When Reg Ansett was awarded the licence to operate Melbourne’s third commercial channel in 1963, he was given the frequency of Channel 0 – down the low end of the dial, and, being a ‘new’ frequency, most older TV sets did not have a Channel 0 position on the dial. The conversion of older sets and antennas to include access to Channel 0 was a short term financial boon for TV repairers and installers as viewers moved to ensured that they were ready to ‘Go for 0’ when it eventually went to air on 1 August 1964, although test transmissions for the new channel had started as early as May.
The challenges inherent in the low broadcast frequency, such as deficiencies in reception across large portions of Melbourne, coupled with fierce competition from older rivals HSV7 and GTV9, made life tough for Ansett’s new channel – resulting in it often struggling in third place in the ratings. Even though Ansett had budgeted that his new channel, ATV0, would be making a profit after three years with a lineup heavy in Australian content, it would be many more years before it would end up paying dividends.
By 1969, still faced with the challenges of the low-end frequency and trying to break the dominance of its two older rivals, Ansett ended up underwriting a boxing match between Australian title holder Lionel Rose and British champion Alan Rudkin. The match was a huge ratings hit, scoring 72 per cent of the viewing audience, setting a ratings record that would not be broken until the Sydney Olympic Games more than thirty years later.
But despite the massive audience boost from the Rose-Rudkin title fight, it would be 1973 before ATV0 would post its first weekly ratings win – heralded with full-page newspaper ads (pictured) – largely due to the controversial, top-rating soapie Number 96, which had dominated ratings around the country.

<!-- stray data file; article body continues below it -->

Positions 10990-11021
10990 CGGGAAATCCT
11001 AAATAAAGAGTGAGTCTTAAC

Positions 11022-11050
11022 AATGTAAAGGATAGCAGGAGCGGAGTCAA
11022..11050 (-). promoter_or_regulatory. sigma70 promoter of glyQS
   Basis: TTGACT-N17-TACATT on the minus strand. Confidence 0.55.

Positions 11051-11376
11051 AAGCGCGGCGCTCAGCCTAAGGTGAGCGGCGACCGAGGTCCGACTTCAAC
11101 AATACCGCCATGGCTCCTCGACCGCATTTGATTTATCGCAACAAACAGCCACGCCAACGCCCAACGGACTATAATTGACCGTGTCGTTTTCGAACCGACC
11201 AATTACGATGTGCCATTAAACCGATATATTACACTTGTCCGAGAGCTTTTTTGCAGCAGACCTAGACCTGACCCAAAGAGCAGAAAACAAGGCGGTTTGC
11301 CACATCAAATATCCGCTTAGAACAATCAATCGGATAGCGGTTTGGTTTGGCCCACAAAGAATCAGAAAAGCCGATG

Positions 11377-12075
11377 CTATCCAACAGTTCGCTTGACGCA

By the late-‘70s, ATV0 was in ratings decline. By this stage it had bid farewell to Number 96 and other major ratings drawcards The Box and Blankety Blanks. The landmark US mini-series, Roots, had delivered massive ratings but the boost to the station was short lived. By the end of 1978 the Federal Government had received an application from ATV0 for permission to change its broadcast frequency to Channel 10 – giving it a stronger broadcast signal at the top of the dial which would hopefully eliminate any gaps in the old channel’s coverage and would also provide an opportunity to re-launch the struggling ATV0 as a “new” channel and would also match up the station with the same frequency as its Sydney network partner, TEN10. The Government approved the changeover early in 1979.
The hitch in changing to Channel 10 was that it would conflict with neighbouring Gippsland channel GLV10, causing interference by sharing the same frequency. ATV0 then agreed to pay the costs incurred by GLV to have it moved to an alternative frequency, Channel 8. It was not a cheap exercise, as ATV paid around $800,000 to fund GLV’s conversion costs and also to fund the distribution of filters to attach to viewers’ sets – as it was apparent that GLV on Channel 8 would interfere in areas where viewers could also receive Melbourne channels HSV7 and GTV9 and the filters would rectify that.
In preparing the changeover to Channel 10, ATV managed to sign up one of its former leading stars, Graham Kennedy (pictured), to front the new channel’s advertising campaign – including radio and television commercials. It was no mean feat, as only 18 months earlier Kennedy was less than subtle in his criticism of ATV0 due to the channel’s poor performance impacting on his Blankety Blanks game show. Kennedy told The Age that money was certainly a factor in accepting the position of being the channel’s spokesman during the conversion period: “They did offer me a very attractive deal. And it immediately appealed to me because it will be an historic occasion. A television station changing its frequency will probably never happen again in our lifetimes.”